Special Issue "Advanced Methods for Mycotoxins Detection"

A special issue of Toxins (ISSN 2072-6651). This special issue belongs to the section "Mycotoxins".

Deadline for manuscript submissions: closed (31 August 2019).

Special Issue Editor

Prof. Dr. Laura Anfossi
E-Mail Website
Guest Editor
Department of Chemistry, Universita degli Studi di Torino, 10124 Torino, Italy
Interests: analytical chemistry; immunochemical assays; food chemistry
Special Issues, Collections and Topics in MDPI journals

Special Issue Information

Dear Colleagues,

Advances in knowledge on fungal toxins and their toxicity are bringing to light new threats, but also new opportunities for the development of analytical methods for their detection.

On the one hand, the requirement of assuring food safety along the production chain and controlling trading commodities in an even-more-globalized world demands sensitive, rapid, cheap and easy-to-operate analytical tools to permit diffuse actions and continuous monitoring of these hazardous compounds.

Parallel to innovative approaches to expedite mycotoxin determination, the development of advanced instrumental techniques is highly urgent to address new concerns, such as: detecting co-occurring mycotoxins and investigating potentially-synergistic effects; identifying new emerging mycotoxins; and unveiling masked mycotoxins (i.e., modified compounds produced by plant and animal metabolism).  

The number and variety of samples involved in mycotoxin contamination is growing day-by-day, requiring the adaptation of analytical methods and especially developing appropriate extraction protocols. Extraction and detection of mycotoxins should begin to incorporate green chemistry principles.

This Special Issue will cover advances in assay design, extraction protocols, and innovative detection strategies with an emphasis on multi-target methods and methods to detect mycotoxins in non-conventional samples (e.g., non-regulated commodities) and will provide an overview of the usefulness of advanced analytical tools for gaining insights into mycotoxin occurrence and diffusion.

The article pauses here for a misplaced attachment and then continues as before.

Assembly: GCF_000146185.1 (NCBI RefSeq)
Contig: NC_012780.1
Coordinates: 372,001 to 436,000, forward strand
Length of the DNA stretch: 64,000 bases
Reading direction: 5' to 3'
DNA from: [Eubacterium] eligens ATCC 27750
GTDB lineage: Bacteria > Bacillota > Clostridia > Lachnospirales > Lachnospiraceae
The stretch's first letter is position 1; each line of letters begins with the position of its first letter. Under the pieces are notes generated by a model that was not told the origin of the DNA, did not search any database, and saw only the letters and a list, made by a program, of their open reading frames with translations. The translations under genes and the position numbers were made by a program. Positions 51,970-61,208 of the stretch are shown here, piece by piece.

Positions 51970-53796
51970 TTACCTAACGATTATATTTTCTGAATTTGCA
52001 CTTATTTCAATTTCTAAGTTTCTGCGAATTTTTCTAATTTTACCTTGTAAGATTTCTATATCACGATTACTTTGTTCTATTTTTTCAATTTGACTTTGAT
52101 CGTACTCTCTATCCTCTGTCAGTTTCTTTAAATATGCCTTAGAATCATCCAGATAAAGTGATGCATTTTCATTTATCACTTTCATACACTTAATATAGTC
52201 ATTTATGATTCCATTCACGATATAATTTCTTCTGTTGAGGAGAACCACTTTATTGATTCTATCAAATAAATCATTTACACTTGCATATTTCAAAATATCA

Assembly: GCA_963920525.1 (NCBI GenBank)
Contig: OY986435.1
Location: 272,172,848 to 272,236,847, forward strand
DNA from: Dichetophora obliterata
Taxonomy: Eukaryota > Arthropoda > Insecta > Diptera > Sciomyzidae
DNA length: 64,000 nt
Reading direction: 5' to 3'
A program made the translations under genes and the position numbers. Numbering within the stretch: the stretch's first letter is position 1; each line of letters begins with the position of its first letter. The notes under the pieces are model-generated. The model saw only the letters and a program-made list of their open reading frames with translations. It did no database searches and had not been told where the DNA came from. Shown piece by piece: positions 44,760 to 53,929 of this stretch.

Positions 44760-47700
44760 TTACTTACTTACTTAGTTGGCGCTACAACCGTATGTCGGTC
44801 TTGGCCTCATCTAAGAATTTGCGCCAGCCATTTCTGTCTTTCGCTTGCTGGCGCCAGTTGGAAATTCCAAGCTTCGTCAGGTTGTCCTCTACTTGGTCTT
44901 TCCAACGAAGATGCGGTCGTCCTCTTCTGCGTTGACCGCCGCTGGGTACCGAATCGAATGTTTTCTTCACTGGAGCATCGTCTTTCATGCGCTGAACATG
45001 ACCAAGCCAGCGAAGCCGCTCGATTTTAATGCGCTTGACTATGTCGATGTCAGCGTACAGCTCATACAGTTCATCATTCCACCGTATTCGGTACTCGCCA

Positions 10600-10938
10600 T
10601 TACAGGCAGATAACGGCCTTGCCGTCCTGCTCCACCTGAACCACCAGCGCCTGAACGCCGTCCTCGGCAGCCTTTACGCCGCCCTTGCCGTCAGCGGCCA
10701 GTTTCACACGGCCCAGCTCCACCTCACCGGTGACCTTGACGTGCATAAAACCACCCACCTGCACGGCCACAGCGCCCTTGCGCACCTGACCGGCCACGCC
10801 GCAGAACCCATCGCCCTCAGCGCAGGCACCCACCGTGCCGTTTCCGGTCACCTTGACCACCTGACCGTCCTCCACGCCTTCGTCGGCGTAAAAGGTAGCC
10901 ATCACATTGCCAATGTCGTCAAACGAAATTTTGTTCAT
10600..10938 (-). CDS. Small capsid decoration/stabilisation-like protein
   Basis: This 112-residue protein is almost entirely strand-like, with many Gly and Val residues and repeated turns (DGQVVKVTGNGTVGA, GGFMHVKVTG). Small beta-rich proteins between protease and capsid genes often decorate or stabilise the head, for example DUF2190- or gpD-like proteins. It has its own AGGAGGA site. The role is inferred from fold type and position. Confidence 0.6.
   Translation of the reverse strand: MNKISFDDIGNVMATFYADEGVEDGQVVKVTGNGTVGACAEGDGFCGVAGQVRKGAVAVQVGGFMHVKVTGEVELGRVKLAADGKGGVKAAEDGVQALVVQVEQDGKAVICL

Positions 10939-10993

Dr. Laura Anfossi
Guest Editor

Manuscript Submission Information

Manuscripts should be submitted online at www.mdpi.com by registering and logging in to this website. Once you are registered, click here to go to the submission form. Manuscripts can be submitted until the deadline. All papers will be peer-reviewed. Accepted papers will be published continuously in the journal (as soon as accepted) and will be listed together on the special issue website. Research articles, review articles as well as short communications are invited. For planned papers, a title and short abstract (about 100 words) can be sent to the Editorial Office for announcement on this website.

Submitted manuscripts should not have been published previously, nor be under consideration for publication elsewhere (except conference proceedings papers). All manuscripts are thoroughly refereed through a double-blind peer-review process. A guide for authors and other relevant information for submission of manuscripts is available on the Instructions for Authors page. Toxins is an international peer-reviewed open access monthly journal published by MDPI.

Please visit the Instructions for Authors page before submitting a manuscript. The Article Processing Charge (APC) for publication in this open access journal is 2400 CHF (Swiss Francs). Submitted papers should be well formatted and use good English. Authors may use MDPI's English editing service prior to publication or during author revisions.

Keywords

  • multiplexing detection
  • QuECheRs extraction
  • masked mycotoxins
  • hidden mycotoxins
  • emerging mycotoxins
  • survey on mycotoxin occurrence
  • rapid methods
  • on field analysis
  • biosensors
  • LC-MS/MS
  • method validation
  • LFIA
  • aptamers
  • non-targeted analysis

Published Papers (19 papers)

Order results
Result details
Select all
Export citation of selected articles as:

Research

Article
Carboxyl-Functionalized, Europium Nanoparticle-Based Fluorescent Immunochromatographic Assay for Sensitive Detection of Citrinin in Monascus Fermented Food
Toxins 2019, 11(10), 605; https://0-doi-org.brum.beds.ac.uk/10.3390/toxins11100605 - 17 Oct 2019
Cited by 4 | Viewed by 1285
Abstract
A fluorescent immunochromatographic test strip (FICTS) based on the use of europium nanoparticles (EuNPs) was developed and applied to detect citrinin (CIT) in Monascus fermented food. The sensitivity of the immunoassay to detect CIT was greatly improved by the use of a specific [...] Read more.